Bald-Faced Hornet. Photos by Kathy Kinsey
By Kathy Kinsey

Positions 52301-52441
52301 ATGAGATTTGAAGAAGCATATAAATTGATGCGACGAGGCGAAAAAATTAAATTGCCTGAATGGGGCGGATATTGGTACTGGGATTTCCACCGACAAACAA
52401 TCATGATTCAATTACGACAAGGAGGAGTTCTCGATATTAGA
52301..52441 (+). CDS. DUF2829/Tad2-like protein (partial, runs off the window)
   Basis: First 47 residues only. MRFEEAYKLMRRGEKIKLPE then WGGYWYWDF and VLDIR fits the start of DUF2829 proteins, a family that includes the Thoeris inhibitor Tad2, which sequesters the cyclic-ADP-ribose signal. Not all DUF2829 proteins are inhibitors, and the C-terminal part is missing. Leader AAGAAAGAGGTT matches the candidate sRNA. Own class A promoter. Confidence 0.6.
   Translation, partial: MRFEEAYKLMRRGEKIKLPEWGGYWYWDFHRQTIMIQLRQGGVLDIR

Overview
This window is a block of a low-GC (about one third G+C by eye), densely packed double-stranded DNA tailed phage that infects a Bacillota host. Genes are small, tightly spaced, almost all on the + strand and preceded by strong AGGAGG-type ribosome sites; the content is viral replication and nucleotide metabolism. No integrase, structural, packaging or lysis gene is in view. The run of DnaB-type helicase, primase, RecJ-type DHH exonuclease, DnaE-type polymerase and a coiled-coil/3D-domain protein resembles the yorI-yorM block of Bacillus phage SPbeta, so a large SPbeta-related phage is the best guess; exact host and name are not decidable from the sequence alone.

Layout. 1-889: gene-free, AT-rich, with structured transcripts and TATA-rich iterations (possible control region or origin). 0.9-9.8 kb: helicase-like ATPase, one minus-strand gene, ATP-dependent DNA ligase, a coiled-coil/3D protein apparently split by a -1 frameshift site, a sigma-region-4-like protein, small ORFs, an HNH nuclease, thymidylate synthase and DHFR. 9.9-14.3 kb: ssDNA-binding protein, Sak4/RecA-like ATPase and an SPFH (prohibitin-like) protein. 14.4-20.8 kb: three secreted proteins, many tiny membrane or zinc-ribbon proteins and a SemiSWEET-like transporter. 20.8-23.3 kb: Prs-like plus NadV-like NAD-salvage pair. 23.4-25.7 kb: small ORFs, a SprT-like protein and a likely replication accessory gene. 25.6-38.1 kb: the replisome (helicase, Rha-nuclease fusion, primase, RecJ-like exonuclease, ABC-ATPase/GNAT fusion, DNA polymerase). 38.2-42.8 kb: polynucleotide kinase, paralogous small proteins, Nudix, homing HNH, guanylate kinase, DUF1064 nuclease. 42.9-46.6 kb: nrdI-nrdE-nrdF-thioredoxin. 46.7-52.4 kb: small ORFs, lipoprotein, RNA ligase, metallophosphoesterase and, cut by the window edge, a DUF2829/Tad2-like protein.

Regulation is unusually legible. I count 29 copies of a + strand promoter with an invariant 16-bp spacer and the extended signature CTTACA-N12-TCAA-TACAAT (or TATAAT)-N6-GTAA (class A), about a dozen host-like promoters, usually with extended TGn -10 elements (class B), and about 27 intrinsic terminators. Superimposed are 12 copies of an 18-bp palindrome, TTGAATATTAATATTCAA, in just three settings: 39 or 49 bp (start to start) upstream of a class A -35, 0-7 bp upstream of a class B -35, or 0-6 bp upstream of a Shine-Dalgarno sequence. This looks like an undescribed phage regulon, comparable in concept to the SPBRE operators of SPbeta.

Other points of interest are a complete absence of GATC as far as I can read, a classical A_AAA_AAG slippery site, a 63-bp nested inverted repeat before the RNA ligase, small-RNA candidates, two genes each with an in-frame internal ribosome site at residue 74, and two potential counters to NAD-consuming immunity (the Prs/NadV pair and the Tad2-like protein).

What’s black and white and meaner than a Yellow Jacket? The Bald-Faced Hornet! Dolichovespula maculate, belonging to the wasp family, is a North America problem. It has several nicknames such as Bull Wasp but in snapping its photo for this article, I found it to be rather docile. But that was today and tomorrow it may have a whole different attitude about things. The term mad as a hornet had to come from someplace! As with Yellow Jackets, queens are the only members of the colony able to survive the winter. In April or May, each queen will emerge from a protected site such as a hollow log or under some leaves. She will select a suitable location to construct a small nest and will then lay her eggs. Once hatched, she will feed and tend to this first group of larvae. These will then become the workers. Their job is to expand the nest which is one of the largest hanging nests built by any of the wasps. These workers feed on nectar, tree sap and fruit pulp – apples and pears and I have seen them on grapes. Seems anything sweet gets their attention. Even a hummingbird feeder! The Bald-Faced Hornet builds a spectacular nest. If you have never seen one, don’t go looking for one. As they have a smooth stinger, they are able to sting repeatedly, without mercy, to defend the nest. Though there are fewer Bald-Faced Hornets occupying a nest in comparison to the Yellow Jacket nest, it still should only be observed from the safety of a car. The Bald-Faced measures in at ¾ of an inch in length, is considered more aggressive than the Yellow Jacket and with a nickname like Bull Wasp, why bother messing with it! They have a painful sting lasting for hours. But should you encounter this problem, Benadryl and ice will get you through it. And remain calm if you can as frantic movements will cause the venom to move quickly through your system. Contact your physician if you have allergies to wasp stings or 911 for immediate medical assistance. Their nest is made up of chewed wood, vegetable fiber, dead plants, cardboard or newspaper that gets mixed with their saliva. It is then spread around the nest with their mandibles and legs which will then dry into a papery structure. It can be up to 14 inches in diameter and 23 inches in length. That’s huge! Their nests are pear or egg-shaped and are multiple layered hexagonal combs covered in a mottled gray envelope/covering. The nest resembles the Yellow Jacket nest once this outer covering is removed. Nests are often found hanging in trees and shrubs where they go unnoticed until the leaves are shed in the fall, unless they build in an evergreen. Also, nests can be found on eves of buildings, on windows or in attics. This wasp will die as winter approaches except for the fertilized queens. The queens will then hibernate underground or in a protected site such as a hollow log or under leaves until spring as the nest is usually abandoned by winter. These hanging nests will not be reused. The cycle will begin all over in the spring with the emergence of the queens, each looking for a site to build a nest, lay eggs, the workers will hatch and the expansion of a nest begins all over again. But there is order to this nest. There is one queen responsible for laying eggs, an average of 400 workers which are infertile females to maintain the nest and watch the little ones, the drones which lack stingers and are males and then new queens with all the queens being fertile. Quite the colony and they all seem to get along…..maybe there is a lesson here somewhere! The Bald-Faced Hornet is a beneficial wasp as caterpillars, flies and spiders top the menu. One of them eats my plants, the other is annoying and the other one is a great bugger! This wasp is often confused with the European hornet, which is the only true hornet in North America. I am not too sure where the confusion is though. They look nothing alike as Bald-Faced is black and white while the European is brown and yellow. The Bald-Faced does have a terrible behavioral issue though. It has the ability to squirt venom from its stinger into the eyes of any nest intruder causing eyes to water immediately and will also cause temporary blindness. Though they are found in North America, including southern Canada and the Rocky Mountains, they are most common in the southeastern Unites States. For some reason, I do not find them as menacing as a Yellow Jacket. I have only had one nest on the property but it was off the back of the property – a place I seldom visit. I don’t see the attitude that threatens my existence that I have seen with old Yellow. They just seem to be on a mission and I seem to be of no concern to them. It amazed me how long this one stayed on the feeder so I could get just the right photo and I got pretty close to it as I do not have a zoom lens. It just simply must have been on a sugar high! So, how does one get rid of this wasp? Insecticides for wasps/hornets can be used. Make sure you read the label thoroughly before purchasing/using. There is one that shoots out several feet and if you are going to attempt to take them out, make sure you are clothed from head to toe and spray the entrance to the nest with a sufficient amount of insecticide. It is best to do this at night as most of the wasps will be back at the nest, but know that they will defend the nest with all they have. And as the temperature is cooler at night, it will slow them down somewhat. After thoroughly spraying the nest, leave it for a few days to allow the insecticide time to kill all the workers and newly emerging wasps. Unless the nest poses an immediate threat to you, it is best to leave it alone as they will die in the winter. With all the bugs they are eating, they are doing a great service to you, most especially if you garden. Each insect seems to have its own menu of bugs and I sometimes wonder if we take out too many beneficial insects, what will happen to the environment when the non-beneficial insects get out of control? Nature seems to take care of things for us. My goal as a Master Gardener is to inform you on what is out there and how best to protect yourself from being bitten or stung. Just because you do not garden does not protect you from all the stinging insects that inhabit our world. You might want to invest in a hand sprayer for some soapy water! Kathy Kinsey is a Master Gardener volunteer with the UF/Leon County Cooperative Extension Office. For more information about wasps and hornets, insecticides to control them or maybe gardening in our area, you can visit our website at http://leon.ifas.ufl.edu . You may also email us at Ask-A-Mastergardener@leoncountyfl.gov with any gardening questions you may have.